Mobile technology is providing effective answers to companies and consumers trying to find their way through the information age, says CEO of Multimedia Solutions Eddie Groenewald, who also reckons that with the rise of cyberspace, companies wanting to communicate to consumers have a huge challenge in trying to do so.
“Consumers working in an office environment wade through multiple messages being flung at them every day. The onslaught begins with TV and radio in the morning and moves onto the hundreds of emails they receive every day, phone calls from colleagues and clients, meetings, reading online and in print and so on,” he says.
Groenewald says the reality is that with the rapid growth of information, people just cannot take it all in anymore. This has led to an erosion of the effectiveness of most mediums. People begin to switch off radio and TV; they stop reading their emails; ignore their post; scan information on the internet and the print media and remember little.
“Consumers become tired of being spammed through various media channels and are simply switching off,” Groenewald says. “It is into this environment that social media came onto the scene.”
The power to interact The internet and mobile technology began to give the power to the consumer. Previously the flow of information had largely been one way - from the mass media to consumers. However, with social media, consumers began to publish their own content, read the content of other consumers and began to comment and discuss issues.
“This empowerment began to re-awaken the interest of consumers in communicating and people have begun to wade through the mass of information out there, ignoring what they are not interested in, to find information that does interest them and mediums that give them an opportunity to interact,” Groenewald says.
Access to information therefore became very important and people want to get straight to what they are looking for without too much getting in their way.
Mobile meets the need Mobile began to meet people's need for direct access to information through SMS notifications and WAP-based sites accessed from their cellphones.
However, in the last few years, Groenewald says the advancement of handsets, with better screens and faster download capabilities, has meant that the cellphone is able to deliver far richer content.
MMS allowed for a dynamic sound enabled, video or animation slide show presentation and now mobile websites (mobisites) offer streaming video, rich graphical content and easy access to information.
“Most importantly, however, the cellphone has become the consumers' first choice when it comes to reaching out to other people. It therefore enables consumers to find content they are looking for as well as publishing their own content and communicating about it,” Groenewald says.
One step further The cellphone will therefore become the ultimate social media device, but mobile technology has not finished yet. Groenewald says because of the mass of information out there, an important key for people is being able to find what they are looking for. User preference is therefore becoming key in communication.
Mobisites are not only allowing consumers to customise what content they want to see, but provide an important profiling tool - the cellphone number.
“Each cellphone number is picked up by a mobisite when the consumer downloads it. This means that publishers of mobisites can begin to profile exactly who is visiting their site. That information can be matched with the consumer's preferences stated in their mobisite profile, their browsing habits and other information known about them,” he says.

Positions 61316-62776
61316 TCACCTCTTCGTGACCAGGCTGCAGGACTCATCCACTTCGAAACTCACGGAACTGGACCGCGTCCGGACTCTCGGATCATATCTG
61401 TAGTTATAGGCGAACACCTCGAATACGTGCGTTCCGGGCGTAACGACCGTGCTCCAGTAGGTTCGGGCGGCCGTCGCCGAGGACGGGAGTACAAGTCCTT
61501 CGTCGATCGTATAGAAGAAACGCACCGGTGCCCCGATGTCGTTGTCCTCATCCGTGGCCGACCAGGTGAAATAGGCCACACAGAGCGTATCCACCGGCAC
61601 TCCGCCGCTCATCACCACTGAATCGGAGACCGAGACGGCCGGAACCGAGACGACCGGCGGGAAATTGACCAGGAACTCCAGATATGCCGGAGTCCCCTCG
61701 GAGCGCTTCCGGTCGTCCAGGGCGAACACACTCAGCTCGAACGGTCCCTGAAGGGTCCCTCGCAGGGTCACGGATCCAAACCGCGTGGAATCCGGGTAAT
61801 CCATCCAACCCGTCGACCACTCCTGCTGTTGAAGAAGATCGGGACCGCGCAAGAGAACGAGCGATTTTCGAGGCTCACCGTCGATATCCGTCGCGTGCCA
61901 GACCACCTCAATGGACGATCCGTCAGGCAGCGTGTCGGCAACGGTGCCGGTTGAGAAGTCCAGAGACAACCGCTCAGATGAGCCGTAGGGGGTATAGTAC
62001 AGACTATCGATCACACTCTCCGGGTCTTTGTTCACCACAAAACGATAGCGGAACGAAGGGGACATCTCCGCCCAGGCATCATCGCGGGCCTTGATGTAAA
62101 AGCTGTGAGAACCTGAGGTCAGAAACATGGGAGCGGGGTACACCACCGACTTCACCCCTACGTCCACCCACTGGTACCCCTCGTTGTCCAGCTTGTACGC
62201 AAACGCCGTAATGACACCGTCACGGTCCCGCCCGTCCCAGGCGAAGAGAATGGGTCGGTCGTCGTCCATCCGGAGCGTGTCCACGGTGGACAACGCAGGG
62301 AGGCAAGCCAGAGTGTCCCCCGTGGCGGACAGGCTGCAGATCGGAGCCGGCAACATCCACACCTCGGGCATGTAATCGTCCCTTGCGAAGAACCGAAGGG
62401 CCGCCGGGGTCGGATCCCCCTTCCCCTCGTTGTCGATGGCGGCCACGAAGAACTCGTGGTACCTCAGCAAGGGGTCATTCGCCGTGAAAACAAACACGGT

This enables mobisite publishers to start customising content based on consumer interest. They are also able to measure exactly what content is working by being able to analyse exactly who is looking at it. This allows publishers to constantly update mobisites and even simultaneously display unique home pages to different users at the same time, resulting in consumers getting quickly to the information they want.
Groenewald says mobile technology is leading the way through the information age because it is the only technology that remains with consumers 24 hours a day and gives them access to the information they want, when they want it.
The future The future of mobile technology is bright. Mobile technology is now linking in with location based services and the improvement in this technology and wireless broadband internet access means cellphones are now taking over the functions of other technologies including CD players, radio and TV.
“People are no longer using multiple devices to get digital content. They are just using their cellphones to access it. Cellphones are moving into the computer realm as more and more people access the Internet from their phones as opposed to their desktops,” he says.
The cellphone will therefore become the ultimate tool to access any kind of information from anywhere on the planet. And if that information is location based, then the cellphone will also be able to assist people in getting where they want to go.
“The cellphone is therefore becoming an all encompassing device that not only manages diaries and contact information, but provides access to all media types and location based information, positioning it to be the dominant communication tool for the foreseeable future,” Groenewald says.
Eddie Groenewald is the CEO of mobile marketing company Multimedia Solutions (www.multimediasolutions.co.za). He has 18 years experience in the telecoms industry, of which more than a decade has been in the mobile sector. He is responsible for driving multimedia solutions business strategy both locally and internationally.
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